Chimpanzee hunting behaviour: patterns and comparisons in social carnivory
This source preferred by Amanda Korstjens
Authors: Brett, J.R. and Korstjens, A.H.
Start date: 11 December 2013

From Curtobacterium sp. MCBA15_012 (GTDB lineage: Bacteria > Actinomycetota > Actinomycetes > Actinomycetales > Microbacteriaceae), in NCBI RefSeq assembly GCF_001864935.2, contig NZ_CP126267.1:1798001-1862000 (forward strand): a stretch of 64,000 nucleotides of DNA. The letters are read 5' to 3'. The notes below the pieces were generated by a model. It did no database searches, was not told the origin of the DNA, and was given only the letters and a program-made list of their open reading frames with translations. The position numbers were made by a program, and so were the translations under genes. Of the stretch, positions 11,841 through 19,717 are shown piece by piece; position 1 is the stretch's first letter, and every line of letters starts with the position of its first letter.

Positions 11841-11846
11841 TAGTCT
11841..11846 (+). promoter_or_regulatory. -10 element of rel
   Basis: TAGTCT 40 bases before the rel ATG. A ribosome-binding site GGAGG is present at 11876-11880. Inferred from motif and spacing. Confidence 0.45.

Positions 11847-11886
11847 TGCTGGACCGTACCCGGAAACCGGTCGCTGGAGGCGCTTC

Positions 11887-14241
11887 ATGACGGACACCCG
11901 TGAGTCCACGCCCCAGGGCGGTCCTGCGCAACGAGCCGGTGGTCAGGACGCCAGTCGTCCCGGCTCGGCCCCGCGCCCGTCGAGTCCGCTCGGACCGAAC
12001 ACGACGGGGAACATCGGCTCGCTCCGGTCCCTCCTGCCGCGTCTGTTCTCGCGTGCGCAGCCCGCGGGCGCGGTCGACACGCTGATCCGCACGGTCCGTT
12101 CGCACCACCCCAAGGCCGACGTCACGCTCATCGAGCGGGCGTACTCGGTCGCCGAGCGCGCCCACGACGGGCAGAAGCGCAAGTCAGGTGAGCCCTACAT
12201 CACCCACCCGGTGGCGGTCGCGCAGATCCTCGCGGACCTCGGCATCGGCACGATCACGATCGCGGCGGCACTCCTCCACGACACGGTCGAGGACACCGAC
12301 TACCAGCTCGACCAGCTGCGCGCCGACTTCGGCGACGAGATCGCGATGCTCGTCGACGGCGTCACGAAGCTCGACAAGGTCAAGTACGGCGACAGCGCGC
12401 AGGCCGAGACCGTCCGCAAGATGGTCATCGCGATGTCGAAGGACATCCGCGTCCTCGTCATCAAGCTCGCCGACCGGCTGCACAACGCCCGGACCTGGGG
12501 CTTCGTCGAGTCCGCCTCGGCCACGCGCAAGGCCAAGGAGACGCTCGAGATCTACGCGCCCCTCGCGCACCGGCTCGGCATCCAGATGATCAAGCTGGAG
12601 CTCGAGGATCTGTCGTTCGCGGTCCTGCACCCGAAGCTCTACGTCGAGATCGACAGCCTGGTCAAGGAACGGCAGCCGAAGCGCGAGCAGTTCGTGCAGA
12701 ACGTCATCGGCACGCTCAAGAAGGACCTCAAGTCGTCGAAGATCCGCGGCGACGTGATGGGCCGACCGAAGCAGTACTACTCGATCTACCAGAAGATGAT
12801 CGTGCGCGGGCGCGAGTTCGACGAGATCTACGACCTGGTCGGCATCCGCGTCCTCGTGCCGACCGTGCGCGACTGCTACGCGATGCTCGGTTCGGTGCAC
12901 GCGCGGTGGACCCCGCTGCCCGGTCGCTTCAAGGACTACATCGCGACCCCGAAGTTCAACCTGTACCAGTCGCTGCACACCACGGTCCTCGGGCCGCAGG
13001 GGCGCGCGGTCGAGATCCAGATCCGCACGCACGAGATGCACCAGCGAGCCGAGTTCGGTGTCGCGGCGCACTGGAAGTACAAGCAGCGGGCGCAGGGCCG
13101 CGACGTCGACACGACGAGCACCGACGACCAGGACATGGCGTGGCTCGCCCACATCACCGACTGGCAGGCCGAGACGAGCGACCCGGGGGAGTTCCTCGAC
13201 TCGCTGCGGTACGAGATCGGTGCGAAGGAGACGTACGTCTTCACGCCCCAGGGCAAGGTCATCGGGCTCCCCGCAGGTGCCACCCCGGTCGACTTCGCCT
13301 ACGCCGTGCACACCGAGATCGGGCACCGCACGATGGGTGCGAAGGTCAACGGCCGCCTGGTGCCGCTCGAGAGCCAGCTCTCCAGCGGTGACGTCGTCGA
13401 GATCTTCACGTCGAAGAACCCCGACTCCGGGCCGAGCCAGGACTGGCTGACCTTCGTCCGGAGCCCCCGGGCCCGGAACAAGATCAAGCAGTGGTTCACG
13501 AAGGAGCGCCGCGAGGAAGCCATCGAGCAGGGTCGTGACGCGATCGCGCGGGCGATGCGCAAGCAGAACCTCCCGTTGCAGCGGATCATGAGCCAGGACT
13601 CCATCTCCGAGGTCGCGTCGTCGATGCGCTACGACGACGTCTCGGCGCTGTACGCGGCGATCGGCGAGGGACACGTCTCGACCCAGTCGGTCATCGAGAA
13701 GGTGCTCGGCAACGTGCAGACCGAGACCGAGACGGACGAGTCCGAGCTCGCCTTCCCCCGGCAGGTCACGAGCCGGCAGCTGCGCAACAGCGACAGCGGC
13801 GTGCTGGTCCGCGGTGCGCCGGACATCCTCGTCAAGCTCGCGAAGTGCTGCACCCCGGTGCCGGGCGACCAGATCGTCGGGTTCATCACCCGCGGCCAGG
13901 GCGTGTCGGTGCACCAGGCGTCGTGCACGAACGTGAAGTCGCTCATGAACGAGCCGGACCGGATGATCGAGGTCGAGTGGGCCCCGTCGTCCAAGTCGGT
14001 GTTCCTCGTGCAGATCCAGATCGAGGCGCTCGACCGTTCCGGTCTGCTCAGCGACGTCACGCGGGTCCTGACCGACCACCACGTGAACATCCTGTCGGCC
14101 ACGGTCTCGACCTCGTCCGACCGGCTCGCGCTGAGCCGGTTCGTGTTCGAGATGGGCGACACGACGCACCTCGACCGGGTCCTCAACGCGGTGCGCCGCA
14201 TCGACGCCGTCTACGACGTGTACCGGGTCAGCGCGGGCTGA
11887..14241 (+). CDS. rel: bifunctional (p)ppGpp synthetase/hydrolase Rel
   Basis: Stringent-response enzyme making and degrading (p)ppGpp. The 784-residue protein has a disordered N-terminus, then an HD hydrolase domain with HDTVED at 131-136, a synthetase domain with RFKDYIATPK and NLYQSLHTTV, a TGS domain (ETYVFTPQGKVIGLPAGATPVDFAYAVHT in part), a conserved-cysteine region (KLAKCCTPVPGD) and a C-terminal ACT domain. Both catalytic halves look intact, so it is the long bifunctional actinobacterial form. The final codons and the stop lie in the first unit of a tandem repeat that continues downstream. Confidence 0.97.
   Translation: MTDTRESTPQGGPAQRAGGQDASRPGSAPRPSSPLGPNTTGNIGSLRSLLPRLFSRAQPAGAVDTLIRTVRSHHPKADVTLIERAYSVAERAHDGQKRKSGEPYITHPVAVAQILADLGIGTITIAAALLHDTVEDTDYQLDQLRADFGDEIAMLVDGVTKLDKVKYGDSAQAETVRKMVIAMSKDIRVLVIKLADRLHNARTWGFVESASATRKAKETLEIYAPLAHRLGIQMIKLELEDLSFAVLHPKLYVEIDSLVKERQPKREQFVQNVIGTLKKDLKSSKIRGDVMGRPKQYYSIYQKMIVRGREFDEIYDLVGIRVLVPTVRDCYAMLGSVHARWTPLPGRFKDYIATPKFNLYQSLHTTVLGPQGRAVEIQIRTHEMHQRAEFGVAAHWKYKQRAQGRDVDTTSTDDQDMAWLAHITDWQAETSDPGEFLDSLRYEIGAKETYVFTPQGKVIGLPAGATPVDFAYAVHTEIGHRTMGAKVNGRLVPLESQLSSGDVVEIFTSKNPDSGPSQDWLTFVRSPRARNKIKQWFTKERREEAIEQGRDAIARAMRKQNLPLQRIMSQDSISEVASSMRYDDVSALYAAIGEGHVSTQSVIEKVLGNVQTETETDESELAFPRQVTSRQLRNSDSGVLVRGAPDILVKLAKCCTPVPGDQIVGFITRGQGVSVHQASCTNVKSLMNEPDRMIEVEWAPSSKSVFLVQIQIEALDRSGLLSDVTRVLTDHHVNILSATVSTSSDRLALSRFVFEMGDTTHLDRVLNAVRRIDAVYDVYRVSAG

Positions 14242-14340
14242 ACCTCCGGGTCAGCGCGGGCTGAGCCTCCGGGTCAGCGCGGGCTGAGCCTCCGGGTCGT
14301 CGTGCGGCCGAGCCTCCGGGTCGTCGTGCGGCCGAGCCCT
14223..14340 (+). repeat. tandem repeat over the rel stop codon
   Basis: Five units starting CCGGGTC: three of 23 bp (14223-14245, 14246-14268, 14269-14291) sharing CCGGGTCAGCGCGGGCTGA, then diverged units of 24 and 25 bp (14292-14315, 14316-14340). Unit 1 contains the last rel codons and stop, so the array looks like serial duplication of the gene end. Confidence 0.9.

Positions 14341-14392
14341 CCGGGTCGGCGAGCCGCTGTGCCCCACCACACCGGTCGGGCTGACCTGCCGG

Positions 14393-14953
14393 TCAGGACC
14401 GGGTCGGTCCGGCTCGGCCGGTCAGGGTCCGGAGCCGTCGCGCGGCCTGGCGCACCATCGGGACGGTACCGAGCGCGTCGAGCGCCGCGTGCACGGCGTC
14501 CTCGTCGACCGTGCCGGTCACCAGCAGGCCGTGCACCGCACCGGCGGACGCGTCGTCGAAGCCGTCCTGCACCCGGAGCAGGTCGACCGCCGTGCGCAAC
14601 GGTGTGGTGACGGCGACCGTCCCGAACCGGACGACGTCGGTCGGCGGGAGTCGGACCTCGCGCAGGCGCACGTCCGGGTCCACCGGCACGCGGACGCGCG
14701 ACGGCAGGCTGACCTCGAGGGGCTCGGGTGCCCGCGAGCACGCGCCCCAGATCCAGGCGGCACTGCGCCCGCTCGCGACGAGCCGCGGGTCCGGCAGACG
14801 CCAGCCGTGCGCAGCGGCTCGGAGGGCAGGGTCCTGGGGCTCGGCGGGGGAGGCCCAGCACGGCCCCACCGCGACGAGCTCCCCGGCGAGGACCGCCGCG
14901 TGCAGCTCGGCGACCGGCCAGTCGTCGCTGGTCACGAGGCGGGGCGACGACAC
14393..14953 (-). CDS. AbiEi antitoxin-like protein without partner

Mammalian tissue (meat) is a high quality resource and is a source of both important macro and micronutrients in many species diets. A number of species hunt in groups to increase benefits and reduce costs of hunting behaviour, usually by improving their access to meat and reducing the individual’s energetic cost and risk of injury or failure to capture. This study aimed to assess whether patterns in chimpanzee hunting behaviour complied with patterns in mammalian social carnivore hunting. Comparisons were made between chimpanzees Pan troglodytes and wolves Canis lupus, African lions Panthera leo, spotted hyena Crocuta crocuta and orca Orcinus orca. Chimpanzee hunting behaviour varies between populations yet there is consistency in: the preference for Procolobus spp. as prey, high success rates, and the propensity of male dominated hunting groups. As such similarities and differences in prey selectivity, prey size, hunting success and hunting party demography between species were investigated. It was found that chimpanzee hunting behaviour has a number of key differences compared to social carnivores, these were lower prey diversity, smaller body weight to prey size ratio, higher rates of hunting success and a more restricted hunting party demography. A possible explanation for these findings is that the omnivorous/ frugivorous chimpanzees are facultative carnivores unlike the obligate carnivores they have been compared with here. Subsequently they are less likely to take risks to obtain meat and are choosier about the prey species targeted due to a lack of reliance on this food source.